Last chance to claim £1,576 of free government money this year


Brits have only days left to claim the £1,576 free money everyone from 18 to 40 is entitled to from the government.

The money is on the table thanks to two policies – the Lifetime ISA and pension tax relief. But both reset at the end of the tax year next month, meaning if you haven’t topped up your savings in time, you lose the chance to claim that cash,

Anyone putting money into a LISA gets 25% added on top by the government on the first £4,000 they save each tax year. That means you’re handed anything from 25p to £1,000 free, depending on how much you can spare – provided you use your savings to help buy your first home or after you turn 60.

Anyone aged between 18 and 40 can open a LISA with as little as £1, and once opened you can continue to get government top ups until you turn 50.

People also get at least 20% tax relief for putting money into a pension – even if they don’t pay tax. While the Government is only offering £576 in tax relief to people without an income, that’s not to be sniffed at.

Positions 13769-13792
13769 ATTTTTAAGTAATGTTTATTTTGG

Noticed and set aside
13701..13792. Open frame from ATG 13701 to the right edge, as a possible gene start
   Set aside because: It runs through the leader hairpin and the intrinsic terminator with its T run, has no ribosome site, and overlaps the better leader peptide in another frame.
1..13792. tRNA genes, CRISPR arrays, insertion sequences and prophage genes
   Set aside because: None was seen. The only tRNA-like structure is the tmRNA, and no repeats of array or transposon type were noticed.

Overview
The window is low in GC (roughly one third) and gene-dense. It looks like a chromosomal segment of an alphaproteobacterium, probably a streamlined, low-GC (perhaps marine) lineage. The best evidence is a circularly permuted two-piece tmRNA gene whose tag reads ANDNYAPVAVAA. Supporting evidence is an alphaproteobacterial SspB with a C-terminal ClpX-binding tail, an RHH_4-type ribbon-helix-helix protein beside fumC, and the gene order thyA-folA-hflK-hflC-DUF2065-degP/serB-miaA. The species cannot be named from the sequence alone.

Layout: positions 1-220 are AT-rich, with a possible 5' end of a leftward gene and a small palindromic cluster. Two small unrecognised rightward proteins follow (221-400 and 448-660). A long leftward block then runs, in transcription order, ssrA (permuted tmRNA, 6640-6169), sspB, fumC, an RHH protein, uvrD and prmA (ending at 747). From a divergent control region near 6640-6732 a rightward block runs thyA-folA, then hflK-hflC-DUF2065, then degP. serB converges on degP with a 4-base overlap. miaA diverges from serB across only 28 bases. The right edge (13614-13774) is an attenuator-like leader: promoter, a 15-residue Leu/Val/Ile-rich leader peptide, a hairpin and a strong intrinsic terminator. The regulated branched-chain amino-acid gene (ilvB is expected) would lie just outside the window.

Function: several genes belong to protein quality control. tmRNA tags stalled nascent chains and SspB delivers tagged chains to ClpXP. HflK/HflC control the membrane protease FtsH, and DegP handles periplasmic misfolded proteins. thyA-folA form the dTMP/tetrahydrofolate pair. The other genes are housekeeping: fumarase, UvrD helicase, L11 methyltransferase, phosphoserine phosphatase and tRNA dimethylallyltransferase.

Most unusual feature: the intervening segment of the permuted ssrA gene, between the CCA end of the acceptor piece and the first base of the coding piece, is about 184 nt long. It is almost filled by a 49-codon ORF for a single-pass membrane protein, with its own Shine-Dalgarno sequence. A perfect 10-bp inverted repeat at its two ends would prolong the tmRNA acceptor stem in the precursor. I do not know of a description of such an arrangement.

By contrast, anyone who does pay tax on their earnings can claim much larger sums back – with more than £8,000 a year available to the people maximising their potential contributions.

James Andrews, Senior Personal Finance Editor at, said: “The government is keen to get as many of us saving for our futures as possible – be that for a home or their retirement – so has put cash on the table to encourage us.

“But this money only lasts as long as the tax year – which runs out on April 6. So if you don’t act you’ll lose out on this year’s free cash forever.

“The good news is you can open a LISA in a few minutes online, if you don’t have one already, and start saving.

“With a pension, you might well already be signed up at work, but you’re free to make extra contributions to either your workplace pension or open a separate private one and contribute to that – and these will get tax relief as long as you don’t save more than your annual salary or £40,000 in a year.

“However, it’s worth noting that with a pension or an LISA invested in stocks and shares your capital could be at risk if markets perform poorly – although the longer you keep invested the smaller this risk is.”